Firms prepare clients for possible nationwide TikTok ban

by Jeff Della Rosa ([email protected]) 0 views 

With the looming threat of a TikTok ban, marketing agencies and influencers are bracing for a big change. In April, President Joe Biden signed a law requiring ByteDance, the parent company of TikTok, to divest the business or face a U.S. ban of the platform.

According to Forbes, 7 million businesses advertise on the platform, and 1 million influencers earn a living by making videos on TikTok. The creator economy is a $250 billion industry expected to double by 2027. This year, 92% of brands look to increase their influencer marketing investment.

According to eMarketer, TikTok is a popular choice for brands to reach a wider audience, but it’s not the only platform for commerce. Brands using TikTok’s e-commerce platform, TikTok Shop, often sell on multiple platforms. However, replicating the success of selling on TikTok might pose a challenge for some, especially those benefiting from the platform’s viral product reviews.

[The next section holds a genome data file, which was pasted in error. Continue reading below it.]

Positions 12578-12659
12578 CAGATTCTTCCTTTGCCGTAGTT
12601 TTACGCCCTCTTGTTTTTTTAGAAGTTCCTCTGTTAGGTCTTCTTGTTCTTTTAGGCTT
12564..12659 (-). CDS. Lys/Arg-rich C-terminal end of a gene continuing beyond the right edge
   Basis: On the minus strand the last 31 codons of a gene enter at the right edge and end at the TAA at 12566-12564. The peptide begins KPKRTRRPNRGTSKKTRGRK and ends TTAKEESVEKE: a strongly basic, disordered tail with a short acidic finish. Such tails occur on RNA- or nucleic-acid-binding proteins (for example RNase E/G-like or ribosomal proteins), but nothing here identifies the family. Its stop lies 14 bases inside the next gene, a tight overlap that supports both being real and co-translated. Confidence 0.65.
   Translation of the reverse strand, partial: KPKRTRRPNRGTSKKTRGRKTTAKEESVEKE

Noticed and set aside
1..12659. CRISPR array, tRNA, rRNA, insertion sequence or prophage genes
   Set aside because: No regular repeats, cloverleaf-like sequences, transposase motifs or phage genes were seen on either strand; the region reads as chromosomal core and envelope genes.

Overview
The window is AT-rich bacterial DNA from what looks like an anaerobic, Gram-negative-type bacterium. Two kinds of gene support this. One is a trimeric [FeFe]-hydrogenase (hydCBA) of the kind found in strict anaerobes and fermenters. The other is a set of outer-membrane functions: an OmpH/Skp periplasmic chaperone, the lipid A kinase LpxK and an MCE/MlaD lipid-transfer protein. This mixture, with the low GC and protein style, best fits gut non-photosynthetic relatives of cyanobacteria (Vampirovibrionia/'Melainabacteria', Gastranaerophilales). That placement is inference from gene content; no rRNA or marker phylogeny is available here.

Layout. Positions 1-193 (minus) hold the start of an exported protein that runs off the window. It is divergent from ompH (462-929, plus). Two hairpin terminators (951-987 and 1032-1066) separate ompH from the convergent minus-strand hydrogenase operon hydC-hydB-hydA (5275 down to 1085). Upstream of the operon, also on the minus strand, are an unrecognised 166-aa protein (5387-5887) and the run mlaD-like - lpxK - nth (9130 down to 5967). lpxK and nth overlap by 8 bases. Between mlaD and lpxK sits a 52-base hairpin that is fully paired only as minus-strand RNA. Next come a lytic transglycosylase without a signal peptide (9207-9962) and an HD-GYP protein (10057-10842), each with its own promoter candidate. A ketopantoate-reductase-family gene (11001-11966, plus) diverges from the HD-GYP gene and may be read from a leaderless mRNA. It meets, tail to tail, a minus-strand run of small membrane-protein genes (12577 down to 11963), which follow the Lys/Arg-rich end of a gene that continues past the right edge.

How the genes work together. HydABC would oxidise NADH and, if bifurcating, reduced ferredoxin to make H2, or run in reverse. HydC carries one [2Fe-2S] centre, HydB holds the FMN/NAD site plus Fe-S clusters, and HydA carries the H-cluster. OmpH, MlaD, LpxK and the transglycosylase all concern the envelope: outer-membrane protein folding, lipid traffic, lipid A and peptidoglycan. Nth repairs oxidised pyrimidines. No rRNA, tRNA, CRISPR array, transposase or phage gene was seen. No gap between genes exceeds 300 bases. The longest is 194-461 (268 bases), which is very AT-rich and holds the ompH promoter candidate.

Lauren Alter, social media manager at Fayetteville-based AM Group, has found success as a TikTok micro-influencer. Originally from New Zealand, she moved to Northwest Arkansas in 2017 to play tennis for the University of Arkansas. Her TikTok handle is @laurenalter1. She started as a TikTok influencer in 2020 when a product review she posted received more than 4 million views. That led to companies contacting her to benefit from her newfound fame.

Alter said she’s not paid for her product reviews and cannot accept direct income because of her visa. She receives free products to try and only posts reviews of products she would buy for herself. Her work as an influencer includes “finding what consumers are relating to, and that is changing every 10 minutes, I feel like,” Alter said. “A lot of our trends are starting on TikTok and … relating over to Instagram.” Most selling or trending products start on TikTok with a review before shifting to Instagram.

Claire Ward, digital media director at AM Group, said it has more than 20 social media clients.

Lauren Alter